How Bernanke’s Boosting the Markets for Us
Ben Bernanke is doing his best to send stocks higher, Cramer said Tuesday, because it's the one way he can prevent the US economy from falling into an elongated period of economic stagnation, like Japan had in the 1990s.
To avoid Japanese-style deflation, Cramer said the Federal Reserve chairman's plan is two-fold: get money back into equities, especially in growth and high-yielding stocks, and send the stock market back up so that people will start spending again.
People seem to think Bernanke’s policies directly affect the economy, but that’s not true. He, unfortunately, can’t boost home prices or wages, or create jobs for that matter. But what he can do is use the tools at his disposal to create an environment where these things are possible. For one thing, he has kept interest rates low enough that you’d think we would have seen more hiring by now. And he is taking similar steps to prop up the stock market. Here’s what he’s doing:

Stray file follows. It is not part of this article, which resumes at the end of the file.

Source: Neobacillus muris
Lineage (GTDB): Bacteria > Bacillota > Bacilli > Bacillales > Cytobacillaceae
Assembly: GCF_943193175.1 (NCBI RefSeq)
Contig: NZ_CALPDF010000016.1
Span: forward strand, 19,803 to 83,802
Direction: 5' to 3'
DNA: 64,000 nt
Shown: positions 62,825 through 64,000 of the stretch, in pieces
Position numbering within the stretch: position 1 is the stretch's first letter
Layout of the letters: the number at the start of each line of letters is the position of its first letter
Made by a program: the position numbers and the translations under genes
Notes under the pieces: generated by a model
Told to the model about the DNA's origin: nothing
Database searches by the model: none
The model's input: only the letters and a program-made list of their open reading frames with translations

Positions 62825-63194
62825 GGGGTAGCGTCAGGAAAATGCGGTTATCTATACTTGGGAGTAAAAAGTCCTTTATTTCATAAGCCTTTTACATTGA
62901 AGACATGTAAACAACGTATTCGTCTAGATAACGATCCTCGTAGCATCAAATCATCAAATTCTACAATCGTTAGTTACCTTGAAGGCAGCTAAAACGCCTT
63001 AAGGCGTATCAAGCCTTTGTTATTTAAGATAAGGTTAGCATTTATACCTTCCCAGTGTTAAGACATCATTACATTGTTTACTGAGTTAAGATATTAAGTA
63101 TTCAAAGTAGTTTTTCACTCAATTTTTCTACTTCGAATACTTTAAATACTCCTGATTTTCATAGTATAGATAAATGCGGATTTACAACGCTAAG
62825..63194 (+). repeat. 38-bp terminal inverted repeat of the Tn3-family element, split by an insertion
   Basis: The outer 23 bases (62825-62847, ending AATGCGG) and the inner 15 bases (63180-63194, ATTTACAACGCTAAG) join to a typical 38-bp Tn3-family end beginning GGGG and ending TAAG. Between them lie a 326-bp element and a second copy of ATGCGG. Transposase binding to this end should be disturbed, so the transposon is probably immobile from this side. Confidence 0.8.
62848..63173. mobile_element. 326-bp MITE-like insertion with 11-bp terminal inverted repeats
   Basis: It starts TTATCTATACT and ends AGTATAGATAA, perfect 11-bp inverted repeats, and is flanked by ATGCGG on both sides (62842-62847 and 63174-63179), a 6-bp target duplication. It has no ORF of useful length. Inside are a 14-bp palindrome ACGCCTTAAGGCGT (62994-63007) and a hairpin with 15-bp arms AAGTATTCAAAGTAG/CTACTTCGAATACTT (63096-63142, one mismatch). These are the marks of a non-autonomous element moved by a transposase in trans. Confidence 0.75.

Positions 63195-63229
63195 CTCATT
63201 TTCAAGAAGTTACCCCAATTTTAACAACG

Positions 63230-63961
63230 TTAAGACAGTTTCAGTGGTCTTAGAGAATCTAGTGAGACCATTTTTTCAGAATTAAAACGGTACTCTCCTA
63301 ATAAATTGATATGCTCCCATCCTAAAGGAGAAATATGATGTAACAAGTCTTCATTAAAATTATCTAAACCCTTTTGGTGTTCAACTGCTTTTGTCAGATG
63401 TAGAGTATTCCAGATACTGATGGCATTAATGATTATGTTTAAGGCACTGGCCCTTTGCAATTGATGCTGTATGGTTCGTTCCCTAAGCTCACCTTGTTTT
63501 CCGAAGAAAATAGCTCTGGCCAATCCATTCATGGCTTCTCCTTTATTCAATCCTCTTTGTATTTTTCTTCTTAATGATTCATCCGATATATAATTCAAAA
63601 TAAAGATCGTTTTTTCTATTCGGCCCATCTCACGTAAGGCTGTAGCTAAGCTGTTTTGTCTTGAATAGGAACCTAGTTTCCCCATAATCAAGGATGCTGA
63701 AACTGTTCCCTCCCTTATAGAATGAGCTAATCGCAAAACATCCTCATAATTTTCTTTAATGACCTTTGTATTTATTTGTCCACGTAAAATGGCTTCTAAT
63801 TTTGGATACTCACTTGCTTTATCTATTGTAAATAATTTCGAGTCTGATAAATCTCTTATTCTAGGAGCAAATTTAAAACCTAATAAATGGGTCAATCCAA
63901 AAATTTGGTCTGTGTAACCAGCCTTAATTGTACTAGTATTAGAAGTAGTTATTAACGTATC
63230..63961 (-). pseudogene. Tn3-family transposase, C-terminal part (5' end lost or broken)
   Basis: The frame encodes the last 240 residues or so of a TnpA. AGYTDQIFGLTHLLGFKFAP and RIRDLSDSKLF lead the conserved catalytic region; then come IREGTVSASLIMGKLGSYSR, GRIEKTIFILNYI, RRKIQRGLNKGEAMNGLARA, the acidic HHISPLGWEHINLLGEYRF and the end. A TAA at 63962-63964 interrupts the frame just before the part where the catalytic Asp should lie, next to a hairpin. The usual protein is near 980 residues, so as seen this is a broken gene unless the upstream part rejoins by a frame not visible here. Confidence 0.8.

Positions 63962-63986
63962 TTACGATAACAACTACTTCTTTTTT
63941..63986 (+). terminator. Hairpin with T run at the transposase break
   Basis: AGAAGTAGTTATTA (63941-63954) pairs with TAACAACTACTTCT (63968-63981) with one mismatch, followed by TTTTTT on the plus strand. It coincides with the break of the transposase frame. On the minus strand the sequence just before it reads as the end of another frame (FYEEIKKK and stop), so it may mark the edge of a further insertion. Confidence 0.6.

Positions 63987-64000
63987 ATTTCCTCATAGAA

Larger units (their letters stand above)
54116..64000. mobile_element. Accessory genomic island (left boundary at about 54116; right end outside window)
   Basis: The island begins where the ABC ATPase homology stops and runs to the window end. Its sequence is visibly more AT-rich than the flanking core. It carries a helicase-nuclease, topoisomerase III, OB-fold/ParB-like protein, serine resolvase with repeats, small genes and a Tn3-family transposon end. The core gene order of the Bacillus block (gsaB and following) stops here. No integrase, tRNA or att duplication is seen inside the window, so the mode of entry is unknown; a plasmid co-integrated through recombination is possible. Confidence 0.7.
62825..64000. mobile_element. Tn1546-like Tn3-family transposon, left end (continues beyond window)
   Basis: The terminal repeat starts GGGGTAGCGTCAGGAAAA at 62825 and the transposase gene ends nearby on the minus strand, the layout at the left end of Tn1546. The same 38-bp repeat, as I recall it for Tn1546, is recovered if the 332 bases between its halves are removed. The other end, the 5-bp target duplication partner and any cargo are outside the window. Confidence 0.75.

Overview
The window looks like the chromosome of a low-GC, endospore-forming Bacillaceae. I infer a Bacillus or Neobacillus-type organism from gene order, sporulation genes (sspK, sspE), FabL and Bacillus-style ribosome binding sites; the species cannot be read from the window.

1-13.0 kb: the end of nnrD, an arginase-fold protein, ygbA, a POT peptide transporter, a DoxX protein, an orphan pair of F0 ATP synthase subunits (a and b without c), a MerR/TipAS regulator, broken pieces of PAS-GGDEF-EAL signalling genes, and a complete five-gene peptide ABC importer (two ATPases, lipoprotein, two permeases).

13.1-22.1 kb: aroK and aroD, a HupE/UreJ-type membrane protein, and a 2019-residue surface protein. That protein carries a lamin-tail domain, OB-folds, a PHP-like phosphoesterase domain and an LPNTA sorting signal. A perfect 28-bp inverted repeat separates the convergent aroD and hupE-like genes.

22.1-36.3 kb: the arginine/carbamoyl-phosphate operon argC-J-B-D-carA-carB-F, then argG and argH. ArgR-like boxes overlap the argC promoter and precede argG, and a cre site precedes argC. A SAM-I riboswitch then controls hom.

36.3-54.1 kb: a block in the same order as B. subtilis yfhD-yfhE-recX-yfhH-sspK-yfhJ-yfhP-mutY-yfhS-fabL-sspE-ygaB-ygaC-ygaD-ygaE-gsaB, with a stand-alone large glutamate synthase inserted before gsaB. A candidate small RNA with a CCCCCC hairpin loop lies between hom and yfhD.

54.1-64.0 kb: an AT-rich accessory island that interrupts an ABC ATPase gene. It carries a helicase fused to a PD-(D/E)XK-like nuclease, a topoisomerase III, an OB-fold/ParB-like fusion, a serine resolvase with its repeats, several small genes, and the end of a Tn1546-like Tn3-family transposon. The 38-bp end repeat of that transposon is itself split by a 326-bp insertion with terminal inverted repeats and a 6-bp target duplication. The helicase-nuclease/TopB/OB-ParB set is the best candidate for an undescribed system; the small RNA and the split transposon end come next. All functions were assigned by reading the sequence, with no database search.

Bernanke can flood the world with US dollars to drive up commodity prices, something the markets want very much. He can keep the dollar’s value low, thereby increasing profits for American companies that do business overseas. And these increased earnings entice investors back into stocks. Plus, Bernanke can keep interest rates so low as to make Treasurys and certificates of deposit virtually worthless as investments. That brings investors back to stocks, too.
“So don’t think about the Fed as trying to create jobs and stabilizing housing,” Cramer said. “I am telling you that we’re looking at this all wrong if that’s what you think. Bernanke’s trying to juice the market, to create wealth for you.”
Investors are awaiting the results of the Fed's two-day policy-setting meeting, which began Tuesday and ends with a much-anticipated statement Wednesday afternoon. While many economists expect the Fed to announce plans to buy Treasury securities to stimulate the economy, Cramer said Bernanke will use "any means necessary" to prevent the "Japanization" of the US economy.
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